I have said before that the church I attend is transitioning into this. I think many of the descriptions are right on. Many people who left our church we complaining about many things: "not being spiritually fed", music differences, "not biblically sound", etc. (their perceptions). Many of the things Dave mentions, are what we are focused on. He is right that it is not easy. We lost over 500 people and have become a small church of maybe 150 right now. I'll tell you however, my sense is that the majority of people that are left are very passionate about becoming "missional". For me personally, thinking more "missionally" and less about "me" has completely changed my outlook!

  • At 11/08/2006 02:48:00 PM, Blogger Jemila Monroe

    Michele L,

    Thanks for sharing your experience. That's really cool and inspiring that your church was willing to become smaller in numbers to become more true to God's calling.

  • At 11/08/2006 05:43:00 PM, Blogger Michele L

    Thanks Jemila,
    It has been a really hard road for those leading us in our journey. I am proud of them and admire their courage to move this direction. I am flattered that I have been asked to be staff. As a matter of fact, the entire staff flipped recently except for our pastors. The great thing is we have an awesome staff that came together fairly quickly. I look forward to moving forward with all of them.

  • At 11/09/2006 10:48:00 AM, Blogger Jemila Monroe

    Michele L, how would you describe your role/calling in your church?

    Julie, can you tell me a bit more about what your church experience is like day to day?

  • At 11/10/2006 09:30:00 AM, Blogger Michele L

    I have been teamed with a friend of mine to "oversee" our kids programs from nursery age to 5th grade. Actually, we have been a team working with the preschool program for a while.
    The structure has changed. We don't have 1 head "pastor" (not even sure they want to be called that, now that I think of it). We have smaller teams that are a part of 1 large team. Right now it seems everything is "2 by 2" LOL. We obviously still have "someone to answer to", but honestly, I really feel respected as being a part of the "team". I really see those "bosses" as friends. They really don't feel like "bosses". We have "weekend speakers" and right now we have 5 of them. Our staff has flexibility and really doesn't work from the church during the week. Almost all of the staff has other jobs (I think they want to break the money dependance within the church thing). We are using blogs, and are working our our web site, in order to keep connected. Even though I am the "kids" person, I still feel I have a voice in what is happening, sharing thoughts, feelings etc. Ex. We are creating "stations" for advent, and our team was asked to create one. Our theme is Anticipate. At first I thought, "I am not creative, what the hell are we supposed to do?", but after kicking it around with a couple people, it doesn't seem so intimidating. It is nice to be included in the process, as that really isn't directly connected to the kids ministry. They could just be pawning something off on us, LOL, but I will take it as we ARE a part the team! I don't think I could have worked at a church before, but this is one situation I have been excited about, and feel my transition this year was preparing me for something wonderful to come!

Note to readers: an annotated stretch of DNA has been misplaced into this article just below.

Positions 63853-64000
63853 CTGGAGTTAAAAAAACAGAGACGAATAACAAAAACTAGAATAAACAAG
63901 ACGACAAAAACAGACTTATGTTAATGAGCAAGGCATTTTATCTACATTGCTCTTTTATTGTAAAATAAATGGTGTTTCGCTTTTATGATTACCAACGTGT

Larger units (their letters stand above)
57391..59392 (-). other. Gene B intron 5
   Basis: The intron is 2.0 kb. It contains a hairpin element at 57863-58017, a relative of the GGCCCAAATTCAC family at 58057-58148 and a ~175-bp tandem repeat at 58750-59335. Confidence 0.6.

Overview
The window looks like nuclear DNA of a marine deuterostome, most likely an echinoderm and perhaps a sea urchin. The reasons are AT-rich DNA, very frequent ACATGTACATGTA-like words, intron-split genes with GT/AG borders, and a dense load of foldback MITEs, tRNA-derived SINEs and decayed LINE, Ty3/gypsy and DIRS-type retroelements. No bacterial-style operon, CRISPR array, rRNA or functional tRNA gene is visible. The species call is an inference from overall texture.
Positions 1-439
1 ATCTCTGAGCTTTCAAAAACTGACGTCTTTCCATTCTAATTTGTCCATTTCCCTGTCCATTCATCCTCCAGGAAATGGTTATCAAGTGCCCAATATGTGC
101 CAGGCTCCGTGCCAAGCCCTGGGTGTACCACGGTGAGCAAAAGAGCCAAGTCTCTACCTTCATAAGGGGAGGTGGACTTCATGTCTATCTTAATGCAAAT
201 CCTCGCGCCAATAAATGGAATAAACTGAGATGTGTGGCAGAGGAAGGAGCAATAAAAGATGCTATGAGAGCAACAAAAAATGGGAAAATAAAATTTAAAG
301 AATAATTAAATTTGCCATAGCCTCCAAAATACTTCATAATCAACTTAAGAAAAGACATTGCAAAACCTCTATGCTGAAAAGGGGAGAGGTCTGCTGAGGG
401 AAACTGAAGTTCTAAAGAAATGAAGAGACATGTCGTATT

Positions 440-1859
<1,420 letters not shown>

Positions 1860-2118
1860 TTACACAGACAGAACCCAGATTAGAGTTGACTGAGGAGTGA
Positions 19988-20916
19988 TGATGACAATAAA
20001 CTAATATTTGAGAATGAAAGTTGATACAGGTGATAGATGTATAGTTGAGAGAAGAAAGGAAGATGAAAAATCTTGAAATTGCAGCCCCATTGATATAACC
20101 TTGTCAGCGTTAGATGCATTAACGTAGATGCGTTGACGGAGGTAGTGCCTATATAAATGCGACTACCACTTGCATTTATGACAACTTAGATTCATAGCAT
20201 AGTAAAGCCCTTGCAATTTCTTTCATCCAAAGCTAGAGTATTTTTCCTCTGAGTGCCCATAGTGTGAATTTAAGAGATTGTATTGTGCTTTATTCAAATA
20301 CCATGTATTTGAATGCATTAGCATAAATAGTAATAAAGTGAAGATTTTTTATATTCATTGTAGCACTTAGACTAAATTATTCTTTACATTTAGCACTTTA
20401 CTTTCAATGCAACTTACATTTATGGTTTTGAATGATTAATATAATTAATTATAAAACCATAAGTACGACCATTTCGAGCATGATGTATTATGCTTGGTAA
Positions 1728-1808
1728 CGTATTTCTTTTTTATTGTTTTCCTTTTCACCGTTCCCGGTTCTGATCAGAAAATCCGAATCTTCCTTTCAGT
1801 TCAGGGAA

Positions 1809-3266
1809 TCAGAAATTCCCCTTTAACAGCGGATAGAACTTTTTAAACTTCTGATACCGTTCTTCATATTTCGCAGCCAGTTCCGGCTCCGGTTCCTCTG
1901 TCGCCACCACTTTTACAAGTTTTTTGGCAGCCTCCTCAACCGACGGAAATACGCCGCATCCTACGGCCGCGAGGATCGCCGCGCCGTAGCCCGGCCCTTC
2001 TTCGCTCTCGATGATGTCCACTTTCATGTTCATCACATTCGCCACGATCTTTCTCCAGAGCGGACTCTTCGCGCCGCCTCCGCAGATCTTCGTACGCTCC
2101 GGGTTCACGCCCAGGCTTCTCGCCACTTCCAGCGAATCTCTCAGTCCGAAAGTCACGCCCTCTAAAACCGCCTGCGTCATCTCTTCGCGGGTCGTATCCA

• At 11/10/2006 06:38:00 PM, Blogger Jemila Monroe

    Wow Michele,

    The whole idea and way you guys are working it out sounds inspiration... a little complicated trying to picture how it all works out in the abstract -- wish I could visit and just experience it for myself! :)

  • At 11/11/2006 03:32:00 PM, Blogger Michele L

    Probably not the best descriptions, but it does get away from some traditional ways of "doing" church, ie. the senior pastor over all etc. At first I didn't know if the idea of "job sharing" would work well, but so far, I am realizing that a lot goes on in the "church". I have a great friend to share that with, and we work well together! I also think this hopefully relieves the "pastor" some. Church people can be very needy (LOL I Know! I have been one!) This allows for more support, and other people who can help.

  • At 11/12/2006 04:01:00 PM, Blogger Julie

    Sorry - just jumping back into this conversation (it has been a crazy week...).

    I know a few people have mentioned some of this stuff already, but to address a few questions...

    Missional churches seek to see God's kingdom "on earth as it is in heaven". So caring for the poor, the oppressed, the suffering, and the needy is a huge value. These churches believe that we are blessed not for ourselves, but so that we can be a blessing to others.